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Diseases reference index «Osteomalacia»

OsteomalaciaOsteomalaciaOsteomalacia

Osteomalacia is softening of the bones due to a lack of vitamin D or a problem with the body's ability to break down and use this vitamin.

Causes

The softer bones seen in persons with osteomalacia have a normal amount of collagen, which gives the bones its structure, but lack the proper amount of calcium.

There are numerous causes of osteomalacia. In children, the condition is called rickets and is usually caused by low levels of vitamin D.

Other conditions that may lead to osteomalacia include:

  • Not enough vitamin D in the diet
  • Not enough exposure to sunlight, which produces vitamin D in the body
  • Malabsorption of vitamin D by the intestines

Use of very strong sunscreen, limited exposure of the body to sunlight, short days of sunlight, and smog are factors that reduce formation of vitamin D in the body. The elderly and those who avoid drinking milk are at increased risk for osteomalacia.

Other conditions that may cause osteomalacia include:

  • Cancer
  • Hereditary or acquired disorders of vitamin D metabolism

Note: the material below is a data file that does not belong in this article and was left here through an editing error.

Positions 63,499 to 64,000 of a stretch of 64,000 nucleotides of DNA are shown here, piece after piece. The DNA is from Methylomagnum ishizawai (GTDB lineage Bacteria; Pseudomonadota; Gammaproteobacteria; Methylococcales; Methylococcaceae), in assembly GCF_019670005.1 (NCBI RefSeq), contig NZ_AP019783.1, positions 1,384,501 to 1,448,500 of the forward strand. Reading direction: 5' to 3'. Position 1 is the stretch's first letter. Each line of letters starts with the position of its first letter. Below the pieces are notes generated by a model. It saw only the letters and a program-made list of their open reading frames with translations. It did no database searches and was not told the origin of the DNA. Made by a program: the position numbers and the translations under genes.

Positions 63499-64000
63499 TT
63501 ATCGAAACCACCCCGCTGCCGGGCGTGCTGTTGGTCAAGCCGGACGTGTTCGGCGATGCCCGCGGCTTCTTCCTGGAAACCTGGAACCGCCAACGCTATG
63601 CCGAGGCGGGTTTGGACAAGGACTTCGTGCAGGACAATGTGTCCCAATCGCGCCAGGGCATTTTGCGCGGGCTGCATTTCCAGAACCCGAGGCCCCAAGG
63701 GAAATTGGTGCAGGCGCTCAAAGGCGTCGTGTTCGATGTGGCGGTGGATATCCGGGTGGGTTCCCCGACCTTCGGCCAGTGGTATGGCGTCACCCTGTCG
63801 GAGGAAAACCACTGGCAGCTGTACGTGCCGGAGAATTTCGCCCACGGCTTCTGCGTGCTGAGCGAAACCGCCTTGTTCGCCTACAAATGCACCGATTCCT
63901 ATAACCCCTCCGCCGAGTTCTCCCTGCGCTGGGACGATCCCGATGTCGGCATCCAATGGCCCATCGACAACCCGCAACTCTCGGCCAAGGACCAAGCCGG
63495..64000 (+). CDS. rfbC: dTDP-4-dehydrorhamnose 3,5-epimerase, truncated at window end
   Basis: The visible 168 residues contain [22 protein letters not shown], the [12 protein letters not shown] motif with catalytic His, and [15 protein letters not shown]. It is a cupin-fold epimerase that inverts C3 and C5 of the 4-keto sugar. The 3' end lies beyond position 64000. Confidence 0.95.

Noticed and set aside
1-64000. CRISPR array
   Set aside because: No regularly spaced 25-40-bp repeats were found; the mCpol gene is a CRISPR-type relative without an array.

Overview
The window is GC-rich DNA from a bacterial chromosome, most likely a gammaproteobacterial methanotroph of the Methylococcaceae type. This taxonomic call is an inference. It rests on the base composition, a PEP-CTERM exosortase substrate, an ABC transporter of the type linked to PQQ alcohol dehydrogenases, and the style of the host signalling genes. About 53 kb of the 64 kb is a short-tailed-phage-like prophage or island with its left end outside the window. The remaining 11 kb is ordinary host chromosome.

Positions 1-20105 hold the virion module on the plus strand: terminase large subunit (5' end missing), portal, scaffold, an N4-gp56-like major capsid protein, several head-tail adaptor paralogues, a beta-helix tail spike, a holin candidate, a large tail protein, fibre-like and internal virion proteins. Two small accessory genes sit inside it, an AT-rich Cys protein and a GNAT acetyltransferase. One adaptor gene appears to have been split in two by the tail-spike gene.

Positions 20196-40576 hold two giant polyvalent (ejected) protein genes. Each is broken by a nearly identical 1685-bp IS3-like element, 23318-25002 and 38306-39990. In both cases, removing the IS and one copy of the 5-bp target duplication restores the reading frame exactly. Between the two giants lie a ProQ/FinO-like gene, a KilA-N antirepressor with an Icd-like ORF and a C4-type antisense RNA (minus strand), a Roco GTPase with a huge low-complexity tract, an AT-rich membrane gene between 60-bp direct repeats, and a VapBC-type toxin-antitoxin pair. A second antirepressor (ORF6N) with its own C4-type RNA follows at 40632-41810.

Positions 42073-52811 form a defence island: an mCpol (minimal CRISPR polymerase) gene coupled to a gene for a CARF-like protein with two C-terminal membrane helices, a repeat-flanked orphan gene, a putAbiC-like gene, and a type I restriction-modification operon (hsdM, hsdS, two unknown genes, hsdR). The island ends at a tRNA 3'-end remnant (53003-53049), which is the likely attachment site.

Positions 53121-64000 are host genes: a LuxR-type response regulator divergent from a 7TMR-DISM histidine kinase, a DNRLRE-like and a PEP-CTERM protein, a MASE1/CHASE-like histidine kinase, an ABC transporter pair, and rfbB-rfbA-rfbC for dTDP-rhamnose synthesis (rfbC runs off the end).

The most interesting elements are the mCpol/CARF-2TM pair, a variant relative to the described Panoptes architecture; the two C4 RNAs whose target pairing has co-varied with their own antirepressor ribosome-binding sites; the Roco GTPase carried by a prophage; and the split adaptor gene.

• Kidney failure and acidosis
  • Liver disease
  • Phosphate depletion associated with not enough phosphates in the diet
  • Side effects of medications used to treat seizures

Symptoms

  • Bone fractures that happen with very little injury
  • Muscle weakness
  • Widespread bone pain, especially in the hips

Symptoms may also occur due to low calcium levels. These include:

  • Abnormal heart rhythms
  • Numbness around the mouth
  • Numbness of arms and legs
  • Spasms of hands or feet

Exams and Tests

Blood tests will be done to check vitamin D, creatinine, calcium, and phosphate levels.

A bone biopsy reveals bone softening.

Bone x-rays and a bone density test can help detect pseudofractures, bone loss, and bone softening.

Other tests may be done to determine if there is a kidney problem or other underlying disorder. These tests include:

  • ALP (alkaline phosphatase) isoenzyme
  • PTH

Treatment

Treatment may involve vitamin D, calcium, and phosphorus supplements, taken by mouth. Larger doses of vitamin D and calcium may be needed for people who cannot properly absorb nutrients into the intestines.

Regular blood tests may be needed to monitor blood levels of phosphorus and calcium in persons with certain underlying conditions.

Outlook (Prognosis)

Improvement can be seen within a few weeks in some people with vitamin deficiency disorders. Complete healing with treatment takes place in 6 months.

Possible Complications

Return of symptoms is a possible complication.

When to Contact a Medical Professional

Call for an appointment with your health care provider if you have symptoms of osteomalacia, or if you think that you may be at risk for this disorder.

Prevention

A diet rich in vitamin D and getting plenty of sunlight can help prevent osteomalacia due to a vitamin D deficiency.

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